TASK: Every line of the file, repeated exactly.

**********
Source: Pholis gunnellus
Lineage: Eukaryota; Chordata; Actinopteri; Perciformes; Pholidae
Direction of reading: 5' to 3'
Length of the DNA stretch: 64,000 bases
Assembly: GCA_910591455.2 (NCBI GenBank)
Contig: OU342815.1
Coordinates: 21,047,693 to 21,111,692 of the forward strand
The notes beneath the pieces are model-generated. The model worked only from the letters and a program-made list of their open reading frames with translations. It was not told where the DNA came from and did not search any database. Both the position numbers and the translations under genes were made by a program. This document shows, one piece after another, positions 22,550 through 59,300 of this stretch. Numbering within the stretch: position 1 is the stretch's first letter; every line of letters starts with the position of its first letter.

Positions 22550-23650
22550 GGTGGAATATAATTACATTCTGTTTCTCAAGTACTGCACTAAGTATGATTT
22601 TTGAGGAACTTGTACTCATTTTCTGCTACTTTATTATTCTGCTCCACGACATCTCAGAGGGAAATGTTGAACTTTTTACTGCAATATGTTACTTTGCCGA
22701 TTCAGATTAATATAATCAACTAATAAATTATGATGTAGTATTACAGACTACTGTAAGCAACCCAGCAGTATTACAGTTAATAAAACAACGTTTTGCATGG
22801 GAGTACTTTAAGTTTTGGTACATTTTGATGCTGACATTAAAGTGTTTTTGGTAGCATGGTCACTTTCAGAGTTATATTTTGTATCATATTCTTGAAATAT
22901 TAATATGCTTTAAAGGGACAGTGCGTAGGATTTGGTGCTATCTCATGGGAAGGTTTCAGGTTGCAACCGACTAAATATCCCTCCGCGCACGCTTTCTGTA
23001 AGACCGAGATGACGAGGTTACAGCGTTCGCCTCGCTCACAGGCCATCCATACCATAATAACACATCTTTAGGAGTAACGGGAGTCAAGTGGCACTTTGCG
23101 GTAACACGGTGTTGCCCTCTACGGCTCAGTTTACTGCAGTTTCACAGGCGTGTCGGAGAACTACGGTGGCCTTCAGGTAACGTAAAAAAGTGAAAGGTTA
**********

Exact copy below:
Source: Pholis gunnellus
Lineage: Eukaryota; Chordata; Actinopteri; Perciformes; Pholidae
Direction of reading: 5' to 3'
Length of the DNA stretch: 64,000 bases
Assembly: GCA_910591455.2 (NCBI GenBank)
Contig: OU342815.1
Coordinates: 21,047,693 to 21,111,692 of the forward strand
The notes beneath the pieces are model-generated. The model worked only from the letters and a program-made list of their open reading frames with translations. It was not told where the DNA came from and did not search any database. Both the position numbers and the translations under genes were made by a program. This document shows, one piece after another, positions 22,550 through 59,300 of this stretch. Numbering within the stretch: position 1 is the stretch's first letter; every line of letters starts with the position of its first letter.

Positions 22550-23650
22550 GGTGGAATATAATTACATTCTGTTTCTCAAGTACTGCACTAAGTATGATTT
22601 TTGAGGAACTTGTACTCATTTTCTGCTACTTTATTATTCTGCTCCACGACATCTCAGAGGGAAATGTTGAACTTTTTACTGCAATATGTTACTTTGCCGA
22701 TTCAGATTAATATAATCAACTAATAAATTATGATGTAGTATTACAGACTACTGTAAGCAACCCAGCAGTATTACAGTTAATAAAACAACGTTTTGCATGG
22801 GAGTACTTTAAGTTTTGGTACATTTTGATGCTGACATTAAAGTGTTTTTGGTAGCATGGTCACTTTCAGAGTTATATTTTGTATCATATTCTTGAAATAT
22901 TAATATGCTTTAAAGGGACAGTGCGTAGGATTTGGTGCTATCTCATGGGAAGGTTTCAGGTTGCAACCGACTAAATATCCCTCCGCGCACGCTTTCTGTA
23001 AGACCGAGATGACGAGGTTACAGCGTTCGCCTCGCTCACAGGCCATCCATACCATAATAACACATCTTTAGGAGTAACGGGAGTCAAGTGGCACTTTGCG
23101 GTAACACGGTGTTGCCCTCTACGGCTCAGTTTACTGCAGTTTCACAGGCGTGTCGGAGAACTACGGTGGCCTTCAGGTAACGTAAAAAAGTGAAAGGTTA